The Swedish giant has teamed up with PowerLight to explore the use of lasers to power 5G base stations wirelessly

Today, Ericsson have announced a proof-of-concept trial in Seattle, demonstrating the use of lasers to wirelessly power a 5G base station.

The breakthrough comes courtesy of their partnership with US laser company PowerLight Technologies. The solution uses optical beaming, a technology that turns electricity into high-intensity light, which is then fired at the base station, where it is captured and transformed back into power.

In this way, Ericsson and PowerLight were able to successfully operate and entirely wireless 5G mmWave base station.

Wireless charging, of course, already exists for small electronic devices like smartphones, but powering larger systems like RAN represents much more of a challenge.

Currently, the technology was described as transmitting “hundreds of watts over hundreds of meters through the air”, but exactly how much power and over what distance was not specified. Nonetheless, PowerLight is confident that subsequent generations of this technology will allow for kilowatts of energy to be transmitted over longer distances.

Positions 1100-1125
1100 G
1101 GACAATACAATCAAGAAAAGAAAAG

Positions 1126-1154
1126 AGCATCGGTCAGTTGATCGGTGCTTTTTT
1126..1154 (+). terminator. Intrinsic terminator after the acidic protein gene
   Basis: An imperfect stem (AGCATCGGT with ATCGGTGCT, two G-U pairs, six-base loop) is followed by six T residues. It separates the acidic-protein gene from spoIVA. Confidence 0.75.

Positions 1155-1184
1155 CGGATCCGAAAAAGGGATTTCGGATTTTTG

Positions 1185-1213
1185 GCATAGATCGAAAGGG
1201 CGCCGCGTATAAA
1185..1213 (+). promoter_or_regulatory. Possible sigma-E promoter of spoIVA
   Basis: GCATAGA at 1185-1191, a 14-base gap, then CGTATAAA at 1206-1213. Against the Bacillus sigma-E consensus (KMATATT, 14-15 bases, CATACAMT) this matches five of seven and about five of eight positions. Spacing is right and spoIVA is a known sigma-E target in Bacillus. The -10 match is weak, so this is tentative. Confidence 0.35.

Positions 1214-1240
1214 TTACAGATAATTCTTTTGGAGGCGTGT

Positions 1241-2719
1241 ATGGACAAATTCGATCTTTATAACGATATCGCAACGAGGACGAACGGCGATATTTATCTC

“PowerLight is developing systems today to transfer kilowatts of safe power over distances of kilometers that will be commercially available in the next few years,” said Claes Olsson, Executive Chairman at PowerLight Technologies.

For Ericsson, this solution could potentially provide greater flexibility when it comes to network deployments, removing difficulties associated with power cable deployment. 

“The ability to safely transfer power across distances without having to be connected to the power grid eliminates one of the big obstacles we have when building new cell sites. The time savings and flexibility gains will make this an attractive solution for our customers,” said Kevin Zvokel, Head of Networks for Ericsson North America.

Safety features were also demonstrated, with PowerLight’s technology shutting off the beam whenever an object threatened to cross into its path. During this time, the 5G base station shifted to stored power from a reserve battery until the obstruction had cleared. 

While we are presumably still a number of years away from seeing this type of technology deployed at scale in a RAN scenario, it does offer some interesting applications for more specific deployments. For example, this could be an ideal solution for temporary networks deployed in emergency scenarios, or during festivals or sporting events. It could also be used to help power other wirelessly connected devices, like drones or IoT sensors.  


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